Analysis

Immigrant-Run Startups In Jeopardy During Pandemic

By Suzanne Monyak
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Law360 (May 22, 2020, 6:08 PM EDT) -- The U.S. economy, which has been battered by the coronavirus pandemic, could suffer further job losses if immigrant startup founders encounter business disruptions that could jeopardize their visa status and force them to leave the country.

Under current economic conditions, foreign entrepreneurs with soon-expiring visas could have a hard time qualifying for extensions, and those hoping to get new visas to bring their business ideas to the U.S. may face additional hurdles as the Trump administration tightens immigration policy. U.S. Citizenship and Immigration Services has resisted calls to extend deadlines for soon-expiring visas, even while suspending faster service and proposing higher application fees.

"I think it would be tragic," Susan Cohen, chair of Mintz Levin Cohn Ferris Glovsky and Popeo PC's immigration practice, said of the prospect of losing those startups. "The country needs the contributions of foreign innovators and entrepreneurs as much as we need the contributions of our native population."

For one Brooklyn-based engineer, a client of New Jersey immigration firm Lepore Taylor Fox LLP who didn't want to use his full name for fear of endangering his visa status, a visa extension could spare him from having to soon travel to his native Italy, which has been hit particularly hard by the novel coronavirus.

The engineer, who holds two master's degrees in engineering, has worked on some of New York's most prestigious infrastructure projects and now has a job offer to serve as a U.S. representative for an Italian engineering firm, in addition to running two engineering ventures of his own. But first he needs to pass New York's licensing exam for engineers.

The exam, originally scheduled for April, was pushed to October as the COVID-19 outbreak made larger group gatherings unsafe — but that's two months after his work authorization under a postgraduate work program called Optional Practical Training runs out.

"First of all, I can't travel, and second of all, my visa expires in August, so I'm going to have to find a way to keep it going until at least October," he told Law360.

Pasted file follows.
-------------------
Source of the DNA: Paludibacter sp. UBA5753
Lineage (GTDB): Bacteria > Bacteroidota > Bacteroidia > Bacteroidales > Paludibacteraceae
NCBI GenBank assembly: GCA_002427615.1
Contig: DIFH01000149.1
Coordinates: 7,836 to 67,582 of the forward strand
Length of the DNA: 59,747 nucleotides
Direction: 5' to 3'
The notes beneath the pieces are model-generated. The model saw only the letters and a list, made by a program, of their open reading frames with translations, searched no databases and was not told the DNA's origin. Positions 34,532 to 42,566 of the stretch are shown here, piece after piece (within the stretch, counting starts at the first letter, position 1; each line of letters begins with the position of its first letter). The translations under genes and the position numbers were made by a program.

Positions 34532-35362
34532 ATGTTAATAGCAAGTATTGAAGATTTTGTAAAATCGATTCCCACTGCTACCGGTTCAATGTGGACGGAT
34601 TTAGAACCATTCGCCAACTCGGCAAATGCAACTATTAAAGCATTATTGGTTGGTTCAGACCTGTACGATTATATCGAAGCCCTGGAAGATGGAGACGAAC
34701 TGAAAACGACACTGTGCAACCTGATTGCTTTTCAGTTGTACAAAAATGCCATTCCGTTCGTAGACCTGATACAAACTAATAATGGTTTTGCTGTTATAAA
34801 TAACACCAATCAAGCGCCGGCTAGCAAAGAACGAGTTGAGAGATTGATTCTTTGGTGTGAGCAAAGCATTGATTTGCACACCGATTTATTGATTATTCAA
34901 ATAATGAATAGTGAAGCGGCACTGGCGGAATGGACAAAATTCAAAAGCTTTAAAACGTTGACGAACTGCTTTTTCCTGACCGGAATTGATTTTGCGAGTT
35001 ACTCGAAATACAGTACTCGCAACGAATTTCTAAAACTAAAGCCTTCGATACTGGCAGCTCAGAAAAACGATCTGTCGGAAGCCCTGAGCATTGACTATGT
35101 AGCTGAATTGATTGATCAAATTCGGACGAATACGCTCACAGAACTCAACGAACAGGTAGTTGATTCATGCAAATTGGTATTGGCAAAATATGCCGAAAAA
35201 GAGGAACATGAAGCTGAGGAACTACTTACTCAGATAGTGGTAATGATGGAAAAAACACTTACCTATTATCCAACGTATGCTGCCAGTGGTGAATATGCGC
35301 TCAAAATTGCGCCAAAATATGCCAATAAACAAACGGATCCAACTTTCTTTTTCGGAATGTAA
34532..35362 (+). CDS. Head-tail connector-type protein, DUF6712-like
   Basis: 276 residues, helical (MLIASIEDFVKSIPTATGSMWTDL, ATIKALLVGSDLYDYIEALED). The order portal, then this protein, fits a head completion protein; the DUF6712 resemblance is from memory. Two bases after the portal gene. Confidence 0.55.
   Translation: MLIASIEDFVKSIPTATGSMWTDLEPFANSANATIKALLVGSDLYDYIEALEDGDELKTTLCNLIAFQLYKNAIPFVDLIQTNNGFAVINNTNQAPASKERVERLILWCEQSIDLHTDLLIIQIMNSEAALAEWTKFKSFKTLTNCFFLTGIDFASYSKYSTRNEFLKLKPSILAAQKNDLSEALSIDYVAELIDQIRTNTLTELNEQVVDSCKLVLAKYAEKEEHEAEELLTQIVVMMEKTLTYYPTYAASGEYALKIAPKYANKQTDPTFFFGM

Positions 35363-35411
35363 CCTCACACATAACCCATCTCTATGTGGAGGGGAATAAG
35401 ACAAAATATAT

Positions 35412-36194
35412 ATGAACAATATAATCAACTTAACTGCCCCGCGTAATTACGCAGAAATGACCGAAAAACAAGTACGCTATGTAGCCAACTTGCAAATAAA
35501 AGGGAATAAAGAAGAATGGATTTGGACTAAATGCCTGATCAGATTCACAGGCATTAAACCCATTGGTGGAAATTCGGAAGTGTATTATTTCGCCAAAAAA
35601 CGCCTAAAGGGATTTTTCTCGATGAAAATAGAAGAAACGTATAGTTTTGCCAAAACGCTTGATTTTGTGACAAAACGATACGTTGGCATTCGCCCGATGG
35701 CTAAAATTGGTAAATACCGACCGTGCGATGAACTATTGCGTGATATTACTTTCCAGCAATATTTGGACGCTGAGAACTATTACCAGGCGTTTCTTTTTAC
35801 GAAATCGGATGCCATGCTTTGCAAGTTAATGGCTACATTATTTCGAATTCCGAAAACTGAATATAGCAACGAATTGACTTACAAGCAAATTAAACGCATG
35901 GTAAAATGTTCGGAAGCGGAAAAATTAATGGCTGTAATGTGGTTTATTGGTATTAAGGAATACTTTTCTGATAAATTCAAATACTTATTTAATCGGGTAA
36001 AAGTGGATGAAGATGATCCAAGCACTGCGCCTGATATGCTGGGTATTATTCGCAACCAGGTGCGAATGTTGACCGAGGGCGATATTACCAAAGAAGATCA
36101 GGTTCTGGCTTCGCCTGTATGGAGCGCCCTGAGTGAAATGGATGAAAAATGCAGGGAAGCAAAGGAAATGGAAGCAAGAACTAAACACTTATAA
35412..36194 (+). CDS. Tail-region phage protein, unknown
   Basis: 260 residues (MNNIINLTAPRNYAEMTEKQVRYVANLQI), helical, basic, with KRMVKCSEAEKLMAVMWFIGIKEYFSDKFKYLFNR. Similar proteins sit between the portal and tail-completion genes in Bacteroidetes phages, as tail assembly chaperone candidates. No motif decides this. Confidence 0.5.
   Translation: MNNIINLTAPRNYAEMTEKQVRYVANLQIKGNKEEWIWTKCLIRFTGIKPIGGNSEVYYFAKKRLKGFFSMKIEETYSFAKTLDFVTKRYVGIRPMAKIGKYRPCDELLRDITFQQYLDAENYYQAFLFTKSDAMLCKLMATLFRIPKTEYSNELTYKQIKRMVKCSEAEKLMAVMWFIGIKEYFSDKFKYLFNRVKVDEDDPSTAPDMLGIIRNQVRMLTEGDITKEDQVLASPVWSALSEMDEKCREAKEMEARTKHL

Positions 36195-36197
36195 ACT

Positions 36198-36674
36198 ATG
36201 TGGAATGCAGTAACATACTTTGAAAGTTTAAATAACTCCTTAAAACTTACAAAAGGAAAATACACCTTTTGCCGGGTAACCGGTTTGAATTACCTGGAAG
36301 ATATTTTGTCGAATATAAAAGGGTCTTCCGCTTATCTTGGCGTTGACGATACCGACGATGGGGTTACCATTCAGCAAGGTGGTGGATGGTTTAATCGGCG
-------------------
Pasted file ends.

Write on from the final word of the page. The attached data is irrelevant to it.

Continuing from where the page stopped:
"I came here in the U.S. honestly with a goal, and the goal was to take my license, do the work and be able to create and add value here through my experience and background," he continued. "I just wanted to have a chance here."

Meanwhile, another startup founder from South America who also requested anonymity to protect the status of his visa application found himself stuck abroad on a business trip when the coronavirus lockdowns began and is now hoping to get back into the U.S.

A graduate of a top-tier U.S. engineering school who co-founded a construction technology startup, he had his OPT cut short when he was unable to book a return flight. Now he's applying for an O-1 visa, reserved for individuals with extraordinary abilities, to bring his patented technology to the U.S. market.

"If I get rejected from the O visa, which I hope is not going to be the case, it will be much harder to bring my business back into the U.S.," he told Law360.

The border closures and international travel restrictions have also prevented companies from bringing in foreign talent from abroad.

Tom Alcock, a British citizen who co-founded Code Red, a staffing and consulting firm that helps startups boost their cybersecurity, said his company's newly hired executive, set to manage its new Denver office, is stuck in England by the border restrictions. Until the new hire is able to arrive, the company can't staff up its Denver office, Alcock said.

"Now we can't employ American talent, local talent within Denver," Alcock said. "We can't scale."

As the COVID-19 pandemic  pushes the U.S. unemployment rate past 30 million, the Trump administration has continued its crackdown on immigration in the name of protecting U.S. workers.

Soon after President Donald Trump took office, the administration moved to end an immigrant entrepreneurship program that was created under former President Barack Obama, which would have allowed thousands of foreign entrepreneurs to grow their businesses in the U.S. In the wake of the pandemic, the president has now suspended some foreigners from moving to the U.S. on new green cards and nearly shut down asylum at the border.

While studies show that immigration typically stimulates the economy and startups in particular are obvious examples of job creators, the U.S. immigration system isn't designed to encourage foreign citizens to start their businesses here.